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Thank you to the 1,400 leaders who’ve generously done the 7 questions!
I hope reading

helps you in your leadership.

 

Cheers,

Jonno White

7 Questions with Thaddeus Anim-Somuah
7 Questions with Thaddeus Anim-Somuah

Name: Thaddeus Anim-Somuah

Current title: Vice President 2020-2021

Current organisation: European Young Engineers

Thaddeus is a chemical engineer with a background in specialty chemicals and in manufacturing. Alongside several roles within operations and engineering at companies, he’s also been appointed to leadership positions at NGOs. He has executive board experience with European Young Engineers, AFBE-UK, Nederlandse Procestechnologen, ICheme North West and European Federation of Chemical Engineering. He has advisory board experience at University of Southampton, Brunel University and Global Engineering Futures. In 2020 Thaddeus was named by Forbes as 30 under 30 Europe and in 2021 Thaddeus was selected as a Future Energy Leader by World Engineering Council

7 Questions with Thaddeus Anim-Somuah

1. What have you found most challenging as a leader of a small or medium enterprise?

The people element: motivating & inspiring others for greater goals and stakeholder management - aligning different desires & expectations

2. How did you become a leader of an SME? Can you please briefly tell the story?

When the previous VP unexpectedly left European Young Engineers, I was asked to step up and I did so gladly - repaying the trust that the President and the team put in me.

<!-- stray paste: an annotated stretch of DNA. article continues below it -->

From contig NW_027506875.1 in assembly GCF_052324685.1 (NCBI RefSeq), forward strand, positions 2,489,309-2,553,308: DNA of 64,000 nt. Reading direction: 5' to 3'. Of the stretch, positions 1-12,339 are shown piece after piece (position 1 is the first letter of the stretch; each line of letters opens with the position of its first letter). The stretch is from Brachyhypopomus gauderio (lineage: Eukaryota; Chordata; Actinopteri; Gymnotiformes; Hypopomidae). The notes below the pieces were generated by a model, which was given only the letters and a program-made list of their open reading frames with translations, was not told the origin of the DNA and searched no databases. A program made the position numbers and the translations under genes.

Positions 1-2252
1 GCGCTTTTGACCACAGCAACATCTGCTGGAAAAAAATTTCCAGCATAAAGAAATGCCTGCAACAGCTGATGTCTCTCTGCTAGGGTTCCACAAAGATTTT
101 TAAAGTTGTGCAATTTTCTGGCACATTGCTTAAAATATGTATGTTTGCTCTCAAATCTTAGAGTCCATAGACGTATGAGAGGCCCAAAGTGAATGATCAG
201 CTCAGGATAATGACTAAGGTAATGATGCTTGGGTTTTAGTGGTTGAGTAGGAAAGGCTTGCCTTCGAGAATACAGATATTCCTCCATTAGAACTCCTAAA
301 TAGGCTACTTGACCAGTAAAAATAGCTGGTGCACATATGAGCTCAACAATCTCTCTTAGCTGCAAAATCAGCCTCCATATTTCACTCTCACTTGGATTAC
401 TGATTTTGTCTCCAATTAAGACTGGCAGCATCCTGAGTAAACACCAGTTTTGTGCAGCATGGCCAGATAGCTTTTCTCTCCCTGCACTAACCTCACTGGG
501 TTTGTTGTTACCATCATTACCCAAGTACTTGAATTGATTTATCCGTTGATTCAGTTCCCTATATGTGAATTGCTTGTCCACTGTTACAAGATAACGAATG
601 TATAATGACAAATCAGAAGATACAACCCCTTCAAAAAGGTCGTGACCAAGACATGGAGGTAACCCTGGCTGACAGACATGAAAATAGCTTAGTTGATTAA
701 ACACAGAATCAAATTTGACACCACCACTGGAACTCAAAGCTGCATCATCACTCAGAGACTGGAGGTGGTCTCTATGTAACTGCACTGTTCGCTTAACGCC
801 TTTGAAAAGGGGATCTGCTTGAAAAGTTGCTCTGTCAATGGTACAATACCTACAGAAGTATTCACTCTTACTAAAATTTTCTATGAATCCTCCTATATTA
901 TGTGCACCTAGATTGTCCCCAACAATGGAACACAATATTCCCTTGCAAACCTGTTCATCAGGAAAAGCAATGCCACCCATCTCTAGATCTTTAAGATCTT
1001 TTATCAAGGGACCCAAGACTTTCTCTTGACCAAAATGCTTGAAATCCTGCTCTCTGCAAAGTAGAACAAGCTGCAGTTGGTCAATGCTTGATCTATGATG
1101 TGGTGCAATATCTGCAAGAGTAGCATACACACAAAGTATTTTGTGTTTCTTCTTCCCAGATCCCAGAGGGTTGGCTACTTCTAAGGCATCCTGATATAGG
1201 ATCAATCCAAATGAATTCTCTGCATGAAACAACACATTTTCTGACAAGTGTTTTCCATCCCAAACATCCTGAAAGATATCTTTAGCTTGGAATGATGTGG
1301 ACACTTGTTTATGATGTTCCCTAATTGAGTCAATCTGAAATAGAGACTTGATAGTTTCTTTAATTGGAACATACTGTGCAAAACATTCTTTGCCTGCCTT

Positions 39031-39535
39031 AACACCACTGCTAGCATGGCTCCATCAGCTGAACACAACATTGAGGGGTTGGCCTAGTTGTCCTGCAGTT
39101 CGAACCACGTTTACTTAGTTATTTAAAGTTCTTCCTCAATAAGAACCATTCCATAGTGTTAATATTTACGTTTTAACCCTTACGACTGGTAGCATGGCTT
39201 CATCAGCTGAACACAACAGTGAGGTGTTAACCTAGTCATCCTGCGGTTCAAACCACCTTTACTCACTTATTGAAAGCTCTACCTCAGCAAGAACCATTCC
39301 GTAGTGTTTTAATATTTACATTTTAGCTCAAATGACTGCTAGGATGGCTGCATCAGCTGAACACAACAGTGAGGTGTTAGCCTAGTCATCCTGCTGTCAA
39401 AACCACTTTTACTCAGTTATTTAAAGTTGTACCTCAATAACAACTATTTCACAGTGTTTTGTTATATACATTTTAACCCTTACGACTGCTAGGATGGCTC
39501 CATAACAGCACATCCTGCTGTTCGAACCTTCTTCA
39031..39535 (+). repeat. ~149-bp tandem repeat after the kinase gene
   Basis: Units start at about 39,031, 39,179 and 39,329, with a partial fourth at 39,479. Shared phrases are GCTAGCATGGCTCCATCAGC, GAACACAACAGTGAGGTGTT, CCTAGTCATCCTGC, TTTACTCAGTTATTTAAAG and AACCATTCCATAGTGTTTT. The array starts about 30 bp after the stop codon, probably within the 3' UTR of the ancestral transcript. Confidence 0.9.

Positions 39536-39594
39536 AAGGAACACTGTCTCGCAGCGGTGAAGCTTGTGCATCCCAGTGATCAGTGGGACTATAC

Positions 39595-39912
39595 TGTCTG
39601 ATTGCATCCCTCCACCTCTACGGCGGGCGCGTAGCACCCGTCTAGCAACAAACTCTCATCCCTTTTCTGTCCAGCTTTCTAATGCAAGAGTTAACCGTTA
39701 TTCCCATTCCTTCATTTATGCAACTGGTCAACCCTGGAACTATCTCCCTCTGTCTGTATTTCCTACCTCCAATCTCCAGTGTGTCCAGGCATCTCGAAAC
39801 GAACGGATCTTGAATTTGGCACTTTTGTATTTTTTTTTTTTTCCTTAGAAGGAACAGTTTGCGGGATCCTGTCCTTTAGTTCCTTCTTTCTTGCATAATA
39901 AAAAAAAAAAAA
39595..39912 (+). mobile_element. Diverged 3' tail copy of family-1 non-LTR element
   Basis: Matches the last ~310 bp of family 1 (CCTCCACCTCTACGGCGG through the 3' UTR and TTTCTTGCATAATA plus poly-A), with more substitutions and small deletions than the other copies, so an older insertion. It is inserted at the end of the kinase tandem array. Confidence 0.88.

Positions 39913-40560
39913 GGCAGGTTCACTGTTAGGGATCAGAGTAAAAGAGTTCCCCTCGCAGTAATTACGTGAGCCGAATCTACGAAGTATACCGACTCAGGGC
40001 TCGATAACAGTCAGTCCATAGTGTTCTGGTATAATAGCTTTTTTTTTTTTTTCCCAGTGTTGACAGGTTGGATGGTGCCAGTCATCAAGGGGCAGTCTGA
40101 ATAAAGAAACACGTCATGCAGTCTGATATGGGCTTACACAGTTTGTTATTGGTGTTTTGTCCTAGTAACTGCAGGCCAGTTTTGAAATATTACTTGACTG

3. How do you structure your work days from waking up to going to sleep?

For European Young Engineers our work was spread remotely so it was all about virtual collaboration - through Google Chat, Email, VideoCalls, and virtual working spaces like Google Drive and Miro. My typical work would be aligning with other VPs on the strategic goals as well as their specific needs from my department. I would then prioritise and delegate it and communicate with the team.

4. What's the most recent significant leadership lesson you've learned?

It’s all about continuous personal development and authenticity. I bring myself to the organization- my personality, strengths and weaknesses. I’m honest and open about that with the team and fellow board members; whilst also listening to feedback and continuously developing to be a better leader. It’s easy to get the urge to try to be someone else - the person you think you should be or you think people want youtube but it’s not sustainable or effective in the long run

5. What's one book that has had a profound impact on your leadership so far? Can you please briefly tell the story of how that book impacted your leadership?

The Culture Map by Erin Meyer. It tells anecdotes and gives explanations of different cultures and how things can get misinterpreted. Having lived in several different countries and worked in international teams , it helped me understand the others point of view and the importance of cultural context

6. How do you build leadership capacity in an SME?

Pass on the baton. It’s about mentoring, enabling and encouraging others to become future leaders.

7. What is one meaningful story that comes to mind from your time as a leader of an SME so far?

One of my successes at European Young Engineers was the massive growth of the Social Media presence, which helped boost the profile of the organisation: attracting more team members, participants and sponsors. I took things in a different direction to the previous VP - it wasn’t just about change but also about change management, leaving no one behind.